How to Get Book Reviews as a Self-Published Author or Poet.

We take a deep dive into what a true book review is and how to successfully get them for your published work.

So you’ve published your book or collection of poetry. You’ve poured your heart and soul into it and did the work to put it out there in the world. Now what?

An integral part of growing your following as a creative is building an audience that will read your work and share it with their network. Those initial readers can create a ripple effect and have a profound effect on your success. But more than just a one-to-one word of mouth recommendation from your second cousin twice removed, having those contacts (and professional book critics) pen a book review in an online platform is a critical avenue to grow that audience.

Let’s talk about what a true book review is and how to successfully get them for your published work.

What kind of book reviews are there?

Before prepping the components of a strong review request campaign, it’s important to understand the types of reviews and how you can leverage them in growing your audience.

Organic reviews

One of the major milestones for a creative is seeing a review of their work online. A review is feedback from a reader that wants to share their thoughts on your work, and either recommend or dissuade other potential readers from purchasing your book.

Reviews can have a significant impact on the sales of your work, so it’s important to take them seriously, and prioritize getting as many reviews as possible. Many websites that allow reviews also use an algorithm to provide recommendations for readers based on reviews, so if you get several positive reviews, this could increase your visibility.

When you publish your work, you should expect that organic unprompted reviews will come in, but they may be sporadic and not contain the glowing praise you’re looking for. Typically, these reviews come from people who purchase your book, and you’re likely to find these organic reviews on the same site they purchased your work. Reviews on Amazon come from “verified purchasers” to ensure that they’re valid reviews but be mindful that not all sites have this protection.

Requested reviews

Requested reviews come when an author requests that friends, family, the media, book reviewers, and related industry insiders post a review about their work. Getting solid reviews from reputable publications is a critical piece of growing your following as an author and are the reason it’s worth it to invest time and effort into crafting a review campaign. In these instances, professional reviewers will typically post their feedback on their own website or publication. We’ll get into the specifics on how to pitch them later.

Paid reviews

If you’re able to invest, paid reviews are another avenue to collect reviews. The benefit of going this route is being able to ensure published reviews, which when you’re a new author can make a significant difference. Kirkus is one platform that offers paid review opportunities. IndieReader is another great option that’s run by fellow creatives.

How to create a great review request campaign

A good review request campaign usually has a mix of all three. You should send potential reviewers a copy after you approve the printed version, before it goes live. To do this, you’d send out author copies along with either a press kit or an outreach letter. These printed copies are technically called Advanced Review Copies (ARCs), and they’d have “not for resale” written on them. More on that later.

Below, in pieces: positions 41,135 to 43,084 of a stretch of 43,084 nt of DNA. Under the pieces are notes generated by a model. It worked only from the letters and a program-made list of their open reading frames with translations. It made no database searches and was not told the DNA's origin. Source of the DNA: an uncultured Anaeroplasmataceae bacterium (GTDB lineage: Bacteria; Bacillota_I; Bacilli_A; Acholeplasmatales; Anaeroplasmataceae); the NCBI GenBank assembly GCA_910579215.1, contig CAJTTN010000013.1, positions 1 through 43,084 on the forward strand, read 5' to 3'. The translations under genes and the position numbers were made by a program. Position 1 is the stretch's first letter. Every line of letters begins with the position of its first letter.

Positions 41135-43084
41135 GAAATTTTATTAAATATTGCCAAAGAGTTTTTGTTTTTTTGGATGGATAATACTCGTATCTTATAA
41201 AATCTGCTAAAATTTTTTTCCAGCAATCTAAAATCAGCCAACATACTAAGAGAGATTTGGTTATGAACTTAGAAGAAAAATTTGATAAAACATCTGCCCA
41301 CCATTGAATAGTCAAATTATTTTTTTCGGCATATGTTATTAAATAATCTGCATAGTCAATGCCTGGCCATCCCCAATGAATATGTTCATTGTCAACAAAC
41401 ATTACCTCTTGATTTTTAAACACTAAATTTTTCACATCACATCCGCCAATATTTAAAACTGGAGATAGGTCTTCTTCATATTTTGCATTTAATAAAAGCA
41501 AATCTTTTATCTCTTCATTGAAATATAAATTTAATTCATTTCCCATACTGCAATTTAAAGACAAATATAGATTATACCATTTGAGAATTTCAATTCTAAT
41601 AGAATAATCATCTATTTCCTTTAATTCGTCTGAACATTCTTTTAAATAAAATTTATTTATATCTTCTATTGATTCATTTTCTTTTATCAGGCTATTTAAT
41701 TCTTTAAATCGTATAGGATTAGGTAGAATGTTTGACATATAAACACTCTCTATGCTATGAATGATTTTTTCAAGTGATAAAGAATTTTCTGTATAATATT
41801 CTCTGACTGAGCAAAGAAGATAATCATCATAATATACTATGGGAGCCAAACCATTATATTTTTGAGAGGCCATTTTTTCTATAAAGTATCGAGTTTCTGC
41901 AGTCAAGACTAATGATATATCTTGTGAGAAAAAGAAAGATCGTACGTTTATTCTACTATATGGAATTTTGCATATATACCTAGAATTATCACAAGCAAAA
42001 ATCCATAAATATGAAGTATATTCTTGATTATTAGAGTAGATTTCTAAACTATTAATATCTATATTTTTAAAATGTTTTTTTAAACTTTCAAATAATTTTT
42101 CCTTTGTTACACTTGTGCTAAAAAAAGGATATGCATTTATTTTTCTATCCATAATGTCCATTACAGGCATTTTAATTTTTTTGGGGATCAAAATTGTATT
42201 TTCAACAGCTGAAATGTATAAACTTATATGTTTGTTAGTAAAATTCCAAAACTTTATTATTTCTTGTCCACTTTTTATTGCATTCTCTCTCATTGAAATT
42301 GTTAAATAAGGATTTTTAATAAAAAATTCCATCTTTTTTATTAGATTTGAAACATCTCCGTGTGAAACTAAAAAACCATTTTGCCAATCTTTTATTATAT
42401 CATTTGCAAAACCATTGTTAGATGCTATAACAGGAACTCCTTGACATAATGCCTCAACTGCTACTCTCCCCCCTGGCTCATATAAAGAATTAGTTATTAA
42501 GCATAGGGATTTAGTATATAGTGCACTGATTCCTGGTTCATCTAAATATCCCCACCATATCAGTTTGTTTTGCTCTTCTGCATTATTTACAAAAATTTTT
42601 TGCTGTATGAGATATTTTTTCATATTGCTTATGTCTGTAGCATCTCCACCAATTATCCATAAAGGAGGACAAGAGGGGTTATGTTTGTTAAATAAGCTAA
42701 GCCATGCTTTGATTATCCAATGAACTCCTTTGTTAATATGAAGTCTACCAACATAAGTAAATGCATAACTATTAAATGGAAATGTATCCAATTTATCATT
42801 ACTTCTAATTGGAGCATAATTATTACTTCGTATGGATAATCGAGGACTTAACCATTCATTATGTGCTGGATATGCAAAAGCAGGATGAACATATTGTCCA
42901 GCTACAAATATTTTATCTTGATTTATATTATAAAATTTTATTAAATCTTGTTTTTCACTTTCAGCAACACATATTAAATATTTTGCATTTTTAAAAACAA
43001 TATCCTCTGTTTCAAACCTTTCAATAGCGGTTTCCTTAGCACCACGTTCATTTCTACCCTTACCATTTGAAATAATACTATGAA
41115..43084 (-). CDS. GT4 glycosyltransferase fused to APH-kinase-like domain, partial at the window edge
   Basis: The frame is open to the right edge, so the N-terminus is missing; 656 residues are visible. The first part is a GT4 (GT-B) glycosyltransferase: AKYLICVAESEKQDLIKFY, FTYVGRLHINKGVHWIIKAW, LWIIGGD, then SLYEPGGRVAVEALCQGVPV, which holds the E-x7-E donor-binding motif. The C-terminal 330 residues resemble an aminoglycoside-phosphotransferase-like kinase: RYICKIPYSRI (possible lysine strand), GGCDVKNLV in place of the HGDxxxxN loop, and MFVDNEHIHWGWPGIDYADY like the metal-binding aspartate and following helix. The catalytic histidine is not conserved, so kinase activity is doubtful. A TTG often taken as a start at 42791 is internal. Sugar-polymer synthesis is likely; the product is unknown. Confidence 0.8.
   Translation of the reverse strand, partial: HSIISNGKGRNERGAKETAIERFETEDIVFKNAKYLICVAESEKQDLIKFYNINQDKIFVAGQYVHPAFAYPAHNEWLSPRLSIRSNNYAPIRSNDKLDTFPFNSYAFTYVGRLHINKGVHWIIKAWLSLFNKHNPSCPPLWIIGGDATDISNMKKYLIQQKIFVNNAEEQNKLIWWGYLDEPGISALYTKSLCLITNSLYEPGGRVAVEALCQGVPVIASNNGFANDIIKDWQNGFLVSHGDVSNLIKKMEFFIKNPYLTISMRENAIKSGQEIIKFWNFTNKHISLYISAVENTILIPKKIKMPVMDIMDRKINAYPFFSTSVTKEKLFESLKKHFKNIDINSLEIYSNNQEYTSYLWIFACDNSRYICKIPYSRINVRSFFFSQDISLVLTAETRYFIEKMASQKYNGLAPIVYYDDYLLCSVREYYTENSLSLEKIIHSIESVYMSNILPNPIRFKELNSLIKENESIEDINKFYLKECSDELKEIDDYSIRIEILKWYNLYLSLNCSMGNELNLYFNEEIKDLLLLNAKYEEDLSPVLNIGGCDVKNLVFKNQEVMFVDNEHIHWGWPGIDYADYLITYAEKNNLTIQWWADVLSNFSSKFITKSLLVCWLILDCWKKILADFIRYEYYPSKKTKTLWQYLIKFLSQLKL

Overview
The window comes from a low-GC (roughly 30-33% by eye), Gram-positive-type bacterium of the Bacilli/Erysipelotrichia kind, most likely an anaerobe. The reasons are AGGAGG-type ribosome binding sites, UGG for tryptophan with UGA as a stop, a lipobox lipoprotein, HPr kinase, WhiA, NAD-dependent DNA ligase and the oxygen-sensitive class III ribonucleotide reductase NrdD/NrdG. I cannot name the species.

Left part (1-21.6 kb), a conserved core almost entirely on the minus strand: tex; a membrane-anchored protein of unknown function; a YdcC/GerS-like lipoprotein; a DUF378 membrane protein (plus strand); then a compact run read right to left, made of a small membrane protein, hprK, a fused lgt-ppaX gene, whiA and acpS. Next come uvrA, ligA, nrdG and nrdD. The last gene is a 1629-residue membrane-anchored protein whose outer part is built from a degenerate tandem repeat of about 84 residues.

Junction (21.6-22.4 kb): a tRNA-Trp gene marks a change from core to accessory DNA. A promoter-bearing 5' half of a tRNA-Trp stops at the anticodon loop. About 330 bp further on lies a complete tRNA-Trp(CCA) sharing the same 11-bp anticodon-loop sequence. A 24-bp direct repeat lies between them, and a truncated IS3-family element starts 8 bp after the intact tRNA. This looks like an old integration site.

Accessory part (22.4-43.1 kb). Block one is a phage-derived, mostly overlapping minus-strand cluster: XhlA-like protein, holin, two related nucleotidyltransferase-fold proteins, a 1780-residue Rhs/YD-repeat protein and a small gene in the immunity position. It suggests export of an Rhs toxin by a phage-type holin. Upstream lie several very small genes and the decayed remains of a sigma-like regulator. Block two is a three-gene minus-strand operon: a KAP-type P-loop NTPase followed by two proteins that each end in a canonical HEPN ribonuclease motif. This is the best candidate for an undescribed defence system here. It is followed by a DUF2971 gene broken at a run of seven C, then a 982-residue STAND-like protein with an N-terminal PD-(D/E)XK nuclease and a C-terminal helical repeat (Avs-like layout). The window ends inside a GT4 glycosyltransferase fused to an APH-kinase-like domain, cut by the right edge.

But what are book reviews, really?

Now that you understand the types of reviews out there, let’s get more in-depth about what a book review is (and isn’t).

Essentially, a book review is meant to be either a “buy this” or “buyer beware” signal for other readers, and a feedback loop for the author to implement in the continuous improvement of their craft. Some elements you’d find in a strong book review, as recommended by Christina Ward, include:

  • Components of your collection they felt were powerful or enjoyed
  • An overview of the work and what it includes (please no spoilers!)
  • How this book resonated with them or made them feel
  • Who they feel a good audience for this book would be
  • References to work or writers that may be similar
  • Whether or not the book is worth purchasing

And here are some things that they aren’t:

  • The only method you have for promoting your work or brand as a creative
  • An overflowing love letter to the author that was clearly written by someone that knows you personally
  • A detailed overview of every plot point or major moment in your work (again, please no spoilers!)
  • An advertisement for your work, that was a total copy-paste job you sent to your work colleague, when you asked them to review your book
  • A forum for complaints about unrelated topics or attacks against an author

Here’s an example of a great review:


Annnddd here’s a bad (and largely irrelevant) review:


There are a million shades of grey between an amazing review and a terrible one, but the main thing to remember is that a book review should be helpful for those considering your work, on if it will be worth the investment of their time and money.

A note about safe practices for book reviews…

While every platform is different in their rules and requirements, it’s important to be mindful, especially when asking your own network to review your work, that there are parameters Amazon follows when it comes to reviews.

According to a notice Kasey Change received from Amazon, the company will suppress and ban reviewers for reasons including:

  • Wording on their account or review that indicate a personal or paid relationship with the author or seller of the book they’re reviewing (this is where careful and honest wording comes into play)
  • If the platform discovers the review was given in exchange for compensation (stick to clearly paid sites like Kirkus to avoid this)